Digital Devices and Patient Safety

Digital Devices and Patient Safety

 

Digital Devices and Patient Safety

Our blog on Digital Devices and Patient Safety comes from the October 22, 2013 #HCLDR tweet chat.  This tweet chat is held on Tuesday evenings at 8:30 p.m. EST.   In an open group, individual healthcare stakeholders from all over the world come together each week to discuss healthcare topics that affect us all. Who are these stakeholders?  They include patients, nurses, physicians, techies, geeks…. anyone who has an interest in improving healthcare.
Consider this as your personal invitation to join us!

We are particularly fond of this October session that focused on Digital Devices and Patient Safety. Since the subject was interesting and relevant to our promoting risk management and patient safety, we think our blog will provide some good food for thought in using digital devices and being mindful of how it affects others. This is great learning for all of us!

 

Question on Decreasing Digital Distractions in the Workplace

Here is our Digital Devices and Patient Safety question, provided by our co-pilot, Lisa Fields, aka @Practical Wisdom:

 

“T1” refers to our participants answering this question.  Before reading some of our participants’ responses, we invite you to pause and think about this question and how affects you and your work environment.

 

 

There is a lot of truth to this statement.   It’s exciting to learn and use new devices, but they are being added on top of our very busy worlds.

 

Digital Device Interface design is important and must come from the users, since they know their work processes best.

 

 

Absolutely!  See references below.

 

 

It’s natural to think that multitasking increases the number of tasks we can check off our lists.  Not so. Focusing on one task at hand and getting it done provides more accurate results and the satisfaction of checking that one To-Do item off your list.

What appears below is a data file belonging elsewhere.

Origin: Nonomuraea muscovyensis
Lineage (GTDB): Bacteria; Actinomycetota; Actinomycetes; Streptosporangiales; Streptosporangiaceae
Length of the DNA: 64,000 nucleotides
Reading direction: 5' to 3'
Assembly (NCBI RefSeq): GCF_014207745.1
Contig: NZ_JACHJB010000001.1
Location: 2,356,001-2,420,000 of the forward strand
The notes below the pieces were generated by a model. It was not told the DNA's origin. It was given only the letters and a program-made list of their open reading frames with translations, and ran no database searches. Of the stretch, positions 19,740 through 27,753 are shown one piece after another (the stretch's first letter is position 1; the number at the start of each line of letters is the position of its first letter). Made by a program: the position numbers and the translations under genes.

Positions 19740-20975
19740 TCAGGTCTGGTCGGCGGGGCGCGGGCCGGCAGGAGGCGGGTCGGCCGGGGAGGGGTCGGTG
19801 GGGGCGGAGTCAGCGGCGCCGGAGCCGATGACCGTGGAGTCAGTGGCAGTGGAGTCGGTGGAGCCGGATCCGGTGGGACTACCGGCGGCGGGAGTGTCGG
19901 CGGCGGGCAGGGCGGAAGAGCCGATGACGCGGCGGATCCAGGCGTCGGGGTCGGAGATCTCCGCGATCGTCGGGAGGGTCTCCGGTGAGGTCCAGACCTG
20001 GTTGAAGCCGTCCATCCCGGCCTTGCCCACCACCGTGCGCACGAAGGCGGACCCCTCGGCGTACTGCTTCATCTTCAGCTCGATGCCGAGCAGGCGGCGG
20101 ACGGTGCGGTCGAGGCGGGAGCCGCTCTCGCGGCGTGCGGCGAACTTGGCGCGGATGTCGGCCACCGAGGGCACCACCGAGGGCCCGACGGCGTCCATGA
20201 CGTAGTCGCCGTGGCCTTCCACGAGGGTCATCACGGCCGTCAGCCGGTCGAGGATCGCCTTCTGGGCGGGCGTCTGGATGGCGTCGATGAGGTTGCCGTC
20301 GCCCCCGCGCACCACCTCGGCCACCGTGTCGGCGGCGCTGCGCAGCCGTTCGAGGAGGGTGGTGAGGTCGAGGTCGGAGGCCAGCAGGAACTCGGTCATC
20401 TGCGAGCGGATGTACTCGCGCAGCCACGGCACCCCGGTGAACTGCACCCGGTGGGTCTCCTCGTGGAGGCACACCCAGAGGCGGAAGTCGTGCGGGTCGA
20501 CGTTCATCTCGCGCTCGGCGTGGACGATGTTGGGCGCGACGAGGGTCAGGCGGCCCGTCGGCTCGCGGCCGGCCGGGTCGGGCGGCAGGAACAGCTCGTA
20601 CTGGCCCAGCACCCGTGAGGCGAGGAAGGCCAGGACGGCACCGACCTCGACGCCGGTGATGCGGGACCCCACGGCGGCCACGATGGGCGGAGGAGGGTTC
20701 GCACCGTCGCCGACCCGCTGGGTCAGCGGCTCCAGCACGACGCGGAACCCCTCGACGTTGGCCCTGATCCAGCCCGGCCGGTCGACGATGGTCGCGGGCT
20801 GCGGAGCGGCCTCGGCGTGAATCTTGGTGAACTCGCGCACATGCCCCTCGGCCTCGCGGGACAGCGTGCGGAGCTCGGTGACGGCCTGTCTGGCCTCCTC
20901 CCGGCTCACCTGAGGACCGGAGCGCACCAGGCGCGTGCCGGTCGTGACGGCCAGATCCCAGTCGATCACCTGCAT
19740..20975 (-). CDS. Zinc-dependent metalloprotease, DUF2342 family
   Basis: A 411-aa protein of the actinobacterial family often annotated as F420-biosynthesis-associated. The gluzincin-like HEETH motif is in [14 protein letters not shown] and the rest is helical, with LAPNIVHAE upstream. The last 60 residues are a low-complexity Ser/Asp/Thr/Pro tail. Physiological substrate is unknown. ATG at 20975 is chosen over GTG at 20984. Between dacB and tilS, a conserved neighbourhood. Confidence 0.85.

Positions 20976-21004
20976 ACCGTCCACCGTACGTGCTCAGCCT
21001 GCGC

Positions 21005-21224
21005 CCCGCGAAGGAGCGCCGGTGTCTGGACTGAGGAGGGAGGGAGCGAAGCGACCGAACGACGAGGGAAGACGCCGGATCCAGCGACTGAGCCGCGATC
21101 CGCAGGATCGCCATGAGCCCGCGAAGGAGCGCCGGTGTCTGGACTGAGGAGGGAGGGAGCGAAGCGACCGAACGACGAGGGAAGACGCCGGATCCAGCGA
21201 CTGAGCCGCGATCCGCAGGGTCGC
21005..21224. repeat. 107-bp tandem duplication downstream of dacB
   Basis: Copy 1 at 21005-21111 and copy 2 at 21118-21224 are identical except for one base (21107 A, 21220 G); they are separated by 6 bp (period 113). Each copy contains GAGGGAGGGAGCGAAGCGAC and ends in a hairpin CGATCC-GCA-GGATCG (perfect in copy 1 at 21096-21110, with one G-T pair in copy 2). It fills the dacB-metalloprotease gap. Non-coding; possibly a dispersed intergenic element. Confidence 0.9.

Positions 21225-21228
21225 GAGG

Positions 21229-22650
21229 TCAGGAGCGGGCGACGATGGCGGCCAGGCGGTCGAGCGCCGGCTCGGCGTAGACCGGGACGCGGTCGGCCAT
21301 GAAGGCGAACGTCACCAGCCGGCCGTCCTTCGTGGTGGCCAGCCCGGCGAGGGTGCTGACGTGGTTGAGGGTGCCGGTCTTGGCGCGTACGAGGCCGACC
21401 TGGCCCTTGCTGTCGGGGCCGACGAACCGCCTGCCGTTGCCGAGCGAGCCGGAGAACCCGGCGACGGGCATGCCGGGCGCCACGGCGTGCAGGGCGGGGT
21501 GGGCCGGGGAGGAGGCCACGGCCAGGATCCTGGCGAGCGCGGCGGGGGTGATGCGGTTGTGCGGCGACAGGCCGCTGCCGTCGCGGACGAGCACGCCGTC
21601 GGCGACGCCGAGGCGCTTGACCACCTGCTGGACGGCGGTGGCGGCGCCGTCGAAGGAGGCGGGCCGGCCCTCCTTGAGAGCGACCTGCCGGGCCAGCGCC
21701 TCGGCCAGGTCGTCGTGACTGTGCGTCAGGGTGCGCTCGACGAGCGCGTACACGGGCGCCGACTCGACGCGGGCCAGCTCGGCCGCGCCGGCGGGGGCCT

Think about it.  If your physician were to provide little eye contact and engagement because he was too busy typing office notes into his/her computer, how would that make you feel?  How does this affect your experience as the patient? Does this spark any changes you want to make as a physician in your own practice?

 

 

Doesn’t this make sense?  We get so mentally involved in our thinking during digital tasks, that sometimes we have to “wake-up” to the issues right in front of us.

 

 

Doesn’t this say it all?  We hope you found this discussion enlightening.  We welcome your comments and suggestions on what you would like to see in future blogs.

 

Resources for our Digital Devices and Patient Safety blog:

Our #HCLDR tweet chat is hosted by:  Colin Hung (@Colin_Hung) and Lisa Fields (@PracticalWisdom). Thank You!

For this session, our Pre-Tweet Chat Blog entitled Maintaining Our Focus in a Digitally Distracting World: http://hcldr.wordpress.com/2013/10/21/oct-22nd-focus-in-a-digitally-distracting-world/

Are You Tired of Alarm Fatigue?: https://www.ecri.org/blog/Lists/Posts/Post.aspx?ID=35

Distractions Lead to Mistakes by Nurses:
http://www.thefreelibrary.com/Distractions+lead+to+mistakes+by+nurses.-a0230144539

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